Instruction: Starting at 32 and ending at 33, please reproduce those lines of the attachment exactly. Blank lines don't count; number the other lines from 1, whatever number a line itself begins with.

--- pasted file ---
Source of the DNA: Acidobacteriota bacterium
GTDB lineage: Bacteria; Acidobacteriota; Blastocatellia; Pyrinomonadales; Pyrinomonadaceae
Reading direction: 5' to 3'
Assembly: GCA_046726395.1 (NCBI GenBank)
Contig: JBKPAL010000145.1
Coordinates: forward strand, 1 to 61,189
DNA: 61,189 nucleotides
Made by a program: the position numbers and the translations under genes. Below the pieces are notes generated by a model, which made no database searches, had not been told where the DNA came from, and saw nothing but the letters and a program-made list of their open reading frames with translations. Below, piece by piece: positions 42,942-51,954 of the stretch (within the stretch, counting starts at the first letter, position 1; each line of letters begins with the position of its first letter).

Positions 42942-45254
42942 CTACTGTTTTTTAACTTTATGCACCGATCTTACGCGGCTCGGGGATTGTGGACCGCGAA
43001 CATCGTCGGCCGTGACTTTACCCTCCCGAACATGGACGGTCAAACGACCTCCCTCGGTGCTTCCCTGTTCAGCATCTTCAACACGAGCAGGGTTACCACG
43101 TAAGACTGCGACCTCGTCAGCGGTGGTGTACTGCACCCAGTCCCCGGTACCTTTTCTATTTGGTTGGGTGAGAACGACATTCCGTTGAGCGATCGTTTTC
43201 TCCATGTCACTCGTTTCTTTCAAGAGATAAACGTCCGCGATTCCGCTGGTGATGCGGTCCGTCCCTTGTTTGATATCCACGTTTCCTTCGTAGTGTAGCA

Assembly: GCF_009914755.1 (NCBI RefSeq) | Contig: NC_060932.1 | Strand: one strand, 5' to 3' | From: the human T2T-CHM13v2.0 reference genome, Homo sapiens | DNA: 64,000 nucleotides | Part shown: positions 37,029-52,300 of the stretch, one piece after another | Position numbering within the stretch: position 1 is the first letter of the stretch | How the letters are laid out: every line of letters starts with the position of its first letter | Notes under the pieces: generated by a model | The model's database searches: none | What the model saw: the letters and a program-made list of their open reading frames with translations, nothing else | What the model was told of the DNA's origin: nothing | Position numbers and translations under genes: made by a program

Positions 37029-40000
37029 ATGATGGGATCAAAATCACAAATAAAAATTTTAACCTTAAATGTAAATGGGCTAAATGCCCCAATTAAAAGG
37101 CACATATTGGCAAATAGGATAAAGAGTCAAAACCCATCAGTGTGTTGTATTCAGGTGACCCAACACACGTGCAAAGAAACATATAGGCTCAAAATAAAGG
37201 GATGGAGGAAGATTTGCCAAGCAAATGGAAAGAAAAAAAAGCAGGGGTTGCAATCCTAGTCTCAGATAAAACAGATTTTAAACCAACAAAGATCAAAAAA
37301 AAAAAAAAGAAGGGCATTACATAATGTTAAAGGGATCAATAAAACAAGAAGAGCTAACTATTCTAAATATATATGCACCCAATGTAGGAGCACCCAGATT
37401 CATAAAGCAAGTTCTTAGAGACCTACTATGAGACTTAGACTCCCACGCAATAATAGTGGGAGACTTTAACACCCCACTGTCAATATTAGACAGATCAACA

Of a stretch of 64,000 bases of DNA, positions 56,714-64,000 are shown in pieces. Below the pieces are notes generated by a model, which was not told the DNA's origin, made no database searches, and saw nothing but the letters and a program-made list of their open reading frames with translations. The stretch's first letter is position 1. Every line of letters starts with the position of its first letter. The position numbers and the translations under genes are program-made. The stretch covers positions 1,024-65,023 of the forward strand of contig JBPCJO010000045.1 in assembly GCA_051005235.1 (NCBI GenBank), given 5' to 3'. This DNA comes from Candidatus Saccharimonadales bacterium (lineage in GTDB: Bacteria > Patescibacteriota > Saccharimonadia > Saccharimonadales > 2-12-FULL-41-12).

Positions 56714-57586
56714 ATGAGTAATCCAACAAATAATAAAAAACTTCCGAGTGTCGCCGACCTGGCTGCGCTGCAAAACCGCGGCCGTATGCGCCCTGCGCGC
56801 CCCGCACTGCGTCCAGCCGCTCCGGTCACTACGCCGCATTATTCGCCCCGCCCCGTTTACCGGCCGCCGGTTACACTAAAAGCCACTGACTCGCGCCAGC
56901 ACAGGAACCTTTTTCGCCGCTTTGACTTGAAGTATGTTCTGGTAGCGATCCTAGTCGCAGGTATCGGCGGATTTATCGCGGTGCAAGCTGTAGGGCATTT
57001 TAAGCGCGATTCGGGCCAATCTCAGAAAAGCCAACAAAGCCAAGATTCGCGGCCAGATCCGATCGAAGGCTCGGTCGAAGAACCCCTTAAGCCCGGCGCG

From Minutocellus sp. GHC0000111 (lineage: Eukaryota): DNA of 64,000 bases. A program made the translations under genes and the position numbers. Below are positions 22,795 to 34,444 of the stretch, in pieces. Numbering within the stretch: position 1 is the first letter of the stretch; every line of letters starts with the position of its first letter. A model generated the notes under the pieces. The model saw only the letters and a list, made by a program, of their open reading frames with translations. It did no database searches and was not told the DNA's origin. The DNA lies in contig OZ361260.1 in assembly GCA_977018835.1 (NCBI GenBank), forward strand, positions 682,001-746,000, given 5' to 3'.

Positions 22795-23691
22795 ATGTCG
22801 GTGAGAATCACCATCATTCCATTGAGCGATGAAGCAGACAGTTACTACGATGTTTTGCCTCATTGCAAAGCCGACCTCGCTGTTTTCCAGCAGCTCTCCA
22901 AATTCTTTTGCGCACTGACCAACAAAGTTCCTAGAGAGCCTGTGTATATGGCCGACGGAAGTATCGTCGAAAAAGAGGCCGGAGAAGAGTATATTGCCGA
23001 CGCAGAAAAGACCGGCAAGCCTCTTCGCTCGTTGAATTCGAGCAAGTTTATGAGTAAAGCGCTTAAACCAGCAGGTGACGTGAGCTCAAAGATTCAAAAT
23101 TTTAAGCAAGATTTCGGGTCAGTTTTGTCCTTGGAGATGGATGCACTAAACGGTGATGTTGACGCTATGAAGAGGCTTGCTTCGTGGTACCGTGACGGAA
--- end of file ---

23001 CGCAGAAAAGACCGGCAAGCCTCTTCGCTCGTTGAATTCGAGCAAGTTTATGAGTAAAGCGCTTAAACCAGCAGGTGACGTGAGCTCAAAGATTCAAAAT
23101 TTTAAGCAAGATTTCGGGTCAGTTTTGTCCTTGGAGATGGATGCACTAAACGGTGATGTTGACGCTATGAAGAGGCTTGCTTCGTGGTACCGTGACGGAA